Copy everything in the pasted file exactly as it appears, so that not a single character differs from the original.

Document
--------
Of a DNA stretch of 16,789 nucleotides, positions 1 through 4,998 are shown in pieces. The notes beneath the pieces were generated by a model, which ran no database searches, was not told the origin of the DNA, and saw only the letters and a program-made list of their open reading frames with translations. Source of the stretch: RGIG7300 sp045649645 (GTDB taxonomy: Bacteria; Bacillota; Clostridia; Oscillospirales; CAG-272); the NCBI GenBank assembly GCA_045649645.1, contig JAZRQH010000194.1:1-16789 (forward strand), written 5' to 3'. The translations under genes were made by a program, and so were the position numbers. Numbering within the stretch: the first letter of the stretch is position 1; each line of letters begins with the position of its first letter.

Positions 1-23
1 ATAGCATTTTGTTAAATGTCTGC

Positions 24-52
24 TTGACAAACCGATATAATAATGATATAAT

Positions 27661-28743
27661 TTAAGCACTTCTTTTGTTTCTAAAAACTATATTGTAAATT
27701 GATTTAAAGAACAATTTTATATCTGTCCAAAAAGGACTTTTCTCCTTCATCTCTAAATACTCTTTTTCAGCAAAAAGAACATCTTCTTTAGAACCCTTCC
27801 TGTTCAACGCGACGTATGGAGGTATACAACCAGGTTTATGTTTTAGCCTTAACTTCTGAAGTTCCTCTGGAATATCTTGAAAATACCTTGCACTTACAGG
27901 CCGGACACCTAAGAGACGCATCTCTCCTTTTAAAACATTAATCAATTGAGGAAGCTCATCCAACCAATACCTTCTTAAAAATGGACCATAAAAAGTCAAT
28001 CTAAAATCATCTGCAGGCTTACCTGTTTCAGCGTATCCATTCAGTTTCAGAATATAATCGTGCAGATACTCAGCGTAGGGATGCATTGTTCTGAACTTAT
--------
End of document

Of a DNA stretch of 16,789 nucleotides, positions 1 through 4,998 are shown in pieces. The notes beneath the pieces were generated by a model, which ran no database searches, was not told the origin of the DNA, and saw only the letters and a program-made list of their open reading frames with translations. Source of the stretch: RGIG7300 sp045649645 (GTDB taxonomy: Bacteria; Bacillota; Clostridia; Oscillospirales; CAG-272); the NCBI GenBank assembly GCA_045649645.1, contig JAZRQH010000194.1:1-16789 (forward strand), written 5' to 3'. The translations under genes were made by a program, and so were the position numbers. Numbering within the stretch: the first letter of the stretch is position 1; each line of letters begins with the position of its first letter.

Positions 1-23
1 ATAGCATTTTGTTAAATGTCTGC

Positions 24-52
24 TTGACAAACCGATATAATAATGATATAAT

Positions 27661-28743
27661 TTAAGCACTTCTTTTGTTTCTAAAAACTATATTGTAAATT
27701 GATTTAAAGAACAATTTTATATCTGTCCAAAAAGGACTTTTCTCCTTCATCTCTAAATACTCTTTTTCAGCAAAAAGAACATCTTCTTTAGAACCCTTCC
27801 TGTTCAACGCGACGTATGGAGGTATACAACCAGGTTTATGTTTTAGCCTTAACTTCTGAAGTTCCTCTGGAATATCTTGAAAATACCTTGCACTTACAGG
27901 CCGGACACCTAAGAGACGCATCTCTCCTTTTAAAACATTAATCAATTGAGGAAGCTCATCCAACCAATACCTTCTTAAAAATGGACCATAAAAAGTCAAT
28001 CTAAAATCATCTGCAGGCTTACCTGTTTCAGCGTATCCATTCAGTTTCAGAATATAATCGTGCAGATACTCAGCGTAGGGATGCATTGTTCTGAACTTAT